COVID-19 and the Ethics of Military Readiness
ARMY WAR COLLEGE CARLISLE BARRACKS PA CARLISLE BARRACKS United States
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As is well known, then acting Secretary of the Navy Thomas Modly fired Captain Brett Crozier, captain of the aircraft carrier USS Theodore Roosevelt, after he wrote a letter arguing that all but ten percent of the crew should disembark the ship to prevent the spread of the COVID-19 virus. Doing so, he acknowledged, would diminish the carriers readiness and slow its response time in a crisis. Justifying that decision, however, he argued, We are not at war. Sailors do not need to die. If we do not act now, we are failing to properly take care of our most trusted asset our Sailors.1 The problem for the captain, of course, was not the content of the letter as much as it was the subsequent leak to the San Francisco Chronicle. Setting aside the fiasco that resulted in his firing, and led to Modlys sudden resignation,2 the captain raises some important concerns regarding what the risks sailors, soldiers, airmen, and marines3 should be required to take in peacetime. Because it is peacetime, he argues, We cannot allow a single Sailor to perish as a result of this pandemic unnecessarily.4 Of course, even in war no one should die unnecessarily however, the captain raises a good question what risks are necessary in peacetime To answer that question it is first important to understand what risks are necessary in wartime.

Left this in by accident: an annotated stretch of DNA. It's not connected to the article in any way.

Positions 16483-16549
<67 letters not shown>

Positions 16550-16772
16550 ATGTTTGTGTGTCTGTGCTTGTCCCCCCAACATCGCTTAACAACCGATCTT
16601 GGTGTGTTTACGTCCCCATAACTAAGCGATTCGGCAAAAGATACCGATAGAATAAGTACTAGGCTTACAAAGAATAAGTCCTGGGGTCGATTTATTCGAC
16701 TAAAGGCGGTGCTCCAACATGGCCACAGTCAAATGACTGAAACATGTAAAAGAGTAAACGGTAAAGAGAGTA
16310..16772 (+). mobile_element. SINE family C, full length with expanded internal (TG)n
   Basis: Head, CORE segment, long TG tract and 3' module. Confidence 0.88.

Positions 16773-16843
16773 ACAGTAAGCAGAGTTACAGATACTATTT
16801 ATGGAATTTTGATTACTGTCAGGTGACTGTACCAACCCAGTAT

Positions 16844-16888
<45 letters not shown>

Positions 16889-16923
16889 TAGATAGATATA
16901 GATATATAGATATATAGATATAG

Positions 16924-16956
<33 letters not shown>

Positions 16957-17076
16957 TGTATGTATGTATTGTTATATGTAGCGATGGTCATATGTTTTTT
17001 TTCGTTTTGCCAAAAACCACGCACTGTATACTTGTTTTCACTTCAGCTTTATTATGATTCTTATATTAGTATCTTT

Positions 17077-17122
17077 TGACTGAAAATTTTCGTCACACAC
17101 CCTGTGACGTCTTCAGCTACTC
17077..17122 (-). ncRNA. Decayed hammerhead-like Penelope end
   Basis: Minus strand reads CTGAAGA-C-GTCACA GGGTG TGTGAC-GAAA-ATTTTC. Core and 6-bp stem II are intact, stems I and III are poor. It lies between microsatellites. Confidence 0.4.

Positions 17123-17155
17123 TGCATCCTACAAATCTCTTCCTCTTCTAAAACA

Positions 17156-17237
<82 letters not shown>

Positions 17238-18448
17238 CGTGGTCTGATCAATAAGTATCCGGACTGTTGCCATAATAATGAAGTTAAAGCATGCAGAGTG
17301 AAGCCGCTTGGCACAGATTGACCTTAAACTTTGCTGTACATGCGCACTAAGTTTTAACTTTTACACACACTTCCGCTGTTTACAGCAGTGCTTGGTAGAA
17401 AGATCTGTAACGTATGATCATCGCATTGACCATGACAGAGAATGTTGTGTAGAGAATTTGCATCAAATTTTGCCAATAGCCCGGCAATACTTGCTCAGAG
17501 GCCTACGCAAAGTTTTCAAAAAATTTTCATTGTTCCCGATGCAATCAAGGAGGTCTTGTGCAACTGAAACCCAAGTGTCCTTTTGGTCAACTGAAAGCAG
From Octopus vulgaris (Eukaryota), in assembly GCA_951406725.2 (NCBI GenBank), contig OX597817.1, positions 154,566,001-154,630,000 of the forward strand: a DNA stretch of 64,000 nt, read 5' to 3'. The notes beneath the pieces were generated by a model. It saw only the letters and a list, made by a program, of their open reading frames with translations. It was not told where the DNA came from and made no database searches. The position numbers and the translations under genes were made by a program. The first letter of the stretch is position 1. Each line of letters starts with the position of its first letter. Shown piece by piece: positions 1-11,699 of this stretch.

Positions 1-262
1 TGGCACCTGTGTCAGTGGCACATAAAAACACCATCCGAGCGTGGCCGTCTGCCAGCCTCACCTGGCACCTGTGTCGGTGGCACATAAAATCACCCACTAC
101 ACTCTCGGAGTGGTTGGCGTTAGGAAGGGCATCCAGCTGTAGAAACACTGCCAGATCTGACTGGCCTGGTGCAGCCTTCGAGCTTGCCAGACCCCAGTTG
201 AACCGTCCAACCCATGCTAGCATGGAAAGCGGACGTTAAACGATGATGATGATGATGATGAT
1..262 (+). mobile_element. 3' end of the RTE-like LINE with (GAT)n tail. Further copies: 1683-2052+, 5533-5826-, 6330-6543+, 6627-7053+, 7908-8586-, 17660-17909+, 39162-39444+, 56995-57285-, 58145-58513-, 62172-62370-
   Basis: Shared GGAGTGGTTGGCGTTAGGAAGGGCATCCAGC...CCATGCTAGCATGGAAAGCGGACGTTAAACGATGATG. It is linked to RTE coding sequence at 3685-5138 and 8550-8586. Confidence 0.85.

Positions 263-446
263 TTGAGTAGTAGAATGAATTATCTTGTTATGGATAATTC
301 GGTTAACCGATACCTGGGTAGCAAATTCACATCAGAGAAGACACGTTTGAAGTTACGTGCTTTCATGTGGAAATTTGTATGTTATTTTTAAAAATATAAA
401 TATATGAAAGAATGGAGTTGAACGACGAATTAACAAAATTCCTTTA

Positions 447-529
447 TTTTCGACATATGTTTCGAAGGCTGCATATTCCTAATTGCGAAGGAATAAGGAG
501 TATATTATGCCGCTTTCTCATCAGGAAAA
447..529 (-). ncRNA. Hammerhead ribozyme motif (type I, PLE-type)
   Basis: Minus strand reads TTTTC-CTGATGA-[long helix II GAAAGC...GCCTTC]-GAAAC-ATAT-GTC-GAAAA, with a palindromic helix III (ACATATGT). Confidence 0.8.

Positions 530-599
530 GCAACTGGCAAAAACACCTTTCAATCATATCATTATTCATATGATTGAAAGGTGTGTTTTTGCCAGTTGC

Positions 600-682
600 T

- Military Operations, Strategy and Tactics
- Sociology and Law